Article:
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Wholesalers UK—Affiliate Programs For Sellers

February 2nd, 2011

Affiliate programs have a simple concept. Suppose suppliers aim to find more customers but do not have the time to promote their products. Or, they cannot afford the high cost of advertising on TV and in newspapers.

Enter Affiliate Programs

The wholesaler requests a seller or anyone operating a relevant website to advertise their products on the site. When visitors click on the advertisement, they are automatically transferred to the website.  If the visitor purchases a product, the supplier pays some percentage of the product price as commission to the affiliate.

If you are a dropship seller who already has an e-commerce website or blog, you can earn an extra income through affiliate programs. Many UK dropshipping directories offer affiliate programs where the seller is paid by the directory creators for every product that is sold via the seller website. Directories that do not offer affiliate arrangements feature merchants and dropshippers UK
who do. Because most sellers already have websites and online promotional tools in place (blogs, online social networks), it is easy for them to enter an affiliate program.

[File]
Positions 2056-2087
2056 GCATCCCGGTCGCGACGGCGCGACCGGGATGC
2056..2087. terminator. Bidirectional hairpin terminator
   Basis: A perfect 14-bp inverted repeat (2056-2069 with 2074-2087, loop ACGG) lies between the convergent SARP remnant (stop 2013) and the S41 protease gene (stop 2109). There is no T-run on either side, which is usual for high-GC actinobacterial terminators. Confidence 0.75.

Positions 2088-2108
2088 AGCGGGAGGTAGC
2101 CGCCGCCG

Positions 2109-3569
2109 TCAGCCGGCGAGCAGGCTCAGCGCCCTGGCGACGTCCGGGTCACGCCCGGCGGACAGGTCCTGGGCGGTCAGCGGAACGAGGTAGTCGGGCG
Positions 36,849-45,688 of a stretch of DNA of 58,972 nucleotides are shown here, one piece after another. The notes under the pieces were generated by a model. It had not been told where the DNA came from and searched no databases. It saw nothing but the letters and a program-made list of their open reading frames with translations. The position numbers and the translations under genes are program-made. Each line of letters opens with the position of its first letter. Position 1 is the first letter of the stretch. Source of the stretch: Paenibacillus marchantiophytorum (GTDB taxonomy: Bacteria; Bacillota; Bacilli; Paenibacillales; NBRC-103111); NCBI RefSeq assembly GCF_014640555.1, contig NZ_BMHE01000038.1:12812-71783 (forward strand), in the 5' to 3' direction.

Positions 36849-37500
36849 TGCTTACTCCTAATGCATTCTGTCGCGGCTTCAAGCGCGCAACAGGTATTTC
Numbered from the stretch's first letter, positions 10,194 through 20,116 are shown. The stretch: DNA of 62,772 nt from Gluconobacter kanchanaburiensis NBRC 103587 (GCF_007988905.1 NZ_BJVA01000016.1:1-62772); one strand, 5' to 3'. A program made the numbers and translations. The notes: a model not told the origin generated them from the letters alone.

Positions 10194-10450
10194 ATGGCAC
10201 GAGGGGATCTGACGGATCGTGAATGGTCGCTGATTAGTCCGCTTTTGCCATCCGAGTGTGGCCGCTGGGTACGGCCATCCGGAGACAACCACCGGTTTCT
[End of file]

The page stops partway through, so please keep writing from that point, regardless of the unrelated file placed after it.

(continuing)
However, all affiliate programs do not suit sellers. Before collaborating with wholesalers UK, consider the following:

  1. Type of product: If your website is about car stereos, it makes no sense to advertise handmade fountain pens. However, if the advertisement is about something relevant, such as amplifiers or CDs, the site can feature them (as long as you are sure of visitor interest. Personal tastes also dictate the choice of affiliation. Many people may not wish to promote certain products due to religious or personal beliefs.
  2. Company reputation: If the traders do not sound genuine nor has many complaints listed against them, you may not want to be associated with them. Promoting scam websites can hurt your business reputation, and it can get you in trouble for fraud.
  3. Profitability: How much money can you make through the program? Does the company offer a good commission? If the product is not popular, has no takers, and the commission is less than 5 percent, you may have a bad deal on your hands.
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